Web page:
11g R2 RAC : SERVICES


What is a service?

A service is a logical grouping of sessions performing similar kind of work. They  enable you to group database workloads and route work to the optimal instances that are assigned to offer the service.It is recommended that all the users who connect using a service have the same service-level requirements. We can use services to manage workloads or a group of applications. For example , all on-line users can use one service whereas batch users can use another service and reporting can use yet another service.

Benefits of services:

– Services make the work more manageable, measurable, tunable and recoverable.

– Services provide an abstraction layer and permit clients and middle tiers to access required data from the database independent of where the instances reside.

– Dynamic: As the load increases/reduces, the number of instances supporting a service can be increased/decreased accordingly.

– High availability : In case an instance crashes, the services supported by it failover to another surviving instance.

– Tuning and Monitoring Aid

. Tracing can be enabled for all the sessions who connect using a service: This can be used to identify the culprit SQL statements issued by the users connected via a service.  . Performance statistics are collected and aggregated by service: This can be used to find out the performance of all the sessions belonging to a service.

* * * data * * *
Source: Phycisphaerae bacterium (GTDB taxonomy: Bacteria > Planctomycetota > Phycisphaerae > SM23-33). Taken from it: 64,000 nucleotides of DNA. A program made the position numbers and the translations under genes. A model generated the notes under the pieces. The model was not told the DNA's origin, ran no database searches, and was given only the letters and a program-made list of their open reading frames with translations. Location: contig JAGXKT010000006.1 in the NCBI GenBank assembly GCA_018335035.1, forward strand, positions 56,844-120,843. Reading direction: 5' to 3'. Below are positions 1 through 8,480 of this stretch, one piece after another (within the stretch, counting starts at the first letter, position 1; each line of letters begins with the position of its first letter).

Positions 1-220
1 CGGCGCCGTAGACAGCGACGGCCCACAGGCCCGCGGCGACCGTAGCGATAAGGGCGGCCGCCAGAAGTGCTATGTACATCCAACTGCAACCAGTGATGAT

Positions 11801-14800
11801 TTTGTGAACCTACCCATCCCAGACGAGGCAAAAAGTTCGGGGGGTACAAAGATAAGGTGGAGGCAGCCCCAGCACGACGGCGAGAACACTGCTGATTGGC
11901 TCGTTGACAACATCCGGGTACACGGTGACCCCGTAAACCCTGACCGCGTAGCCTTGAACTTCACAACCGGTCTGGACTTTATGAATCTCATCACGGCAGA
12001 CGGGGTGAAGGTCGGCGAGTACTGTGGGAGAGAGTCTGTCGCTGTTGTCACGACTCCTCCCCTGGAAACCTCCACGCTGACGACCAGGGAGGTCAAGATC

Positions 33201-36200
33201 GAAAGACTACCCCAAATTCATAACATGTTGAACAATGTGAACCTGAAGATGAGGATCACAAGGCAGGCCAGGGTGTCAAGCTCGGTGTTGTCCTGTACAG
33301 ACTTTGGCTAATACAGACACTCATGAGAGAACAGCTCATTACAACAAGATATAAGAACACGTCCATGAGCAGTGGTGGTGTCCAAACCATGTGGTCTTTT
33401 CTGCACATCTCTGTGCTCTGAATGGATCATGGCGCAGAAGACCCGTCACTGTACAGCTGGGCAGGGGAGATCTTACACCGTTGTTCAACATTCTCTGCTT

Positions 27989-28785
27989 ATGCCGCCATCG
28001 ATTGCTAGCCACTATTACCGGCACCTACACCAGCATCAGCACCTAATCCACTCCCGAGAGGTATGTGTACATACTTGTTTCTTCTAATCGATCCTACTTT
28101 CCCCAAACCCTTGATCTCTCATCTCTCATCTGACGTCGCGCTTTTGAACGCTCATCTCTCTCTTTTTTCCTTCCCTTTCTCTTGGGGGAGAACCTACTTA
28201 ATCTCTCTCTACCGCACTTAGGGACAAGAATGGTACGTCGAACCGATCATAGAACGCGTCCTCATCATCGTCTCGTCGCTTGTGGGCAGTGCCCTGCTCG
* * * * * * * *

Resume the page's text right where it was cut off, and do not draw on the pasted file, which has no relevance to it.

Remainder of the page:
. Two Performance thresholds can be specified for a service: SERVICE_ELAPSED_TIME and SERVICE_CPU_TIME: The AWR monitors the service time and CPU time and publishes alerts when the performance esceeds the thresholds. In response to these alerts, you can change the priority of a job, stop overloaded process , or relocate, expand, shrink , start or stop a service.

– Resource Management Aid : We can bind resource consumer groups to services. The users who connect using a service will  get the resources as per the allocation specified for the respective consumer group in the active resource plan. For example, if OLTP and BATCH services are defined to run on the same instance and our requirement is as follows:

. During day time OLTP users should get more resources whereas BATCH users should get less resources

  . During night, BATCH users should get more resources whereas OLTP users should get less resources

We can have two consumer groups : OLTP_GRP mapped to OLTP service and

                                                                          BATCH_GRP mapped to BATCH service
so that all users who connect using OLTP service are assigned OLTP_GRP and all users who connect using BATCH service are assigned BATCH_GRP .

We can have two resource plans :

  . DAY_PLAN in which OLTP_GRP is given more resources and BATCH_GRP is given less resources.
  . NIGHT_PLAN in which BATCH_GRP is given more resources and OLTP_GRP is given less resources.
– Job Control Aid : We can associate jobs with a job class and job class can be mapped to service.

– If service is mapped to a consumer group, the jobs will get the resources as per the allocation specified for the respective consumer group in the active resource plan. If  jobs of a job class are taking more time than desired, we can change the consumer group mapping of the respective service to one with more resources.

– If the instance running the jobs of a job class crashes, the services on the crashed instance fail over to another instance and all the jobs of the job class mapped to thst service also failover along with it.

i.e.
       Job1  —–+
       Job2  ——|——– Jobclass1 —— Service1
       Job3  ——+                                  |
                                                  Consumer group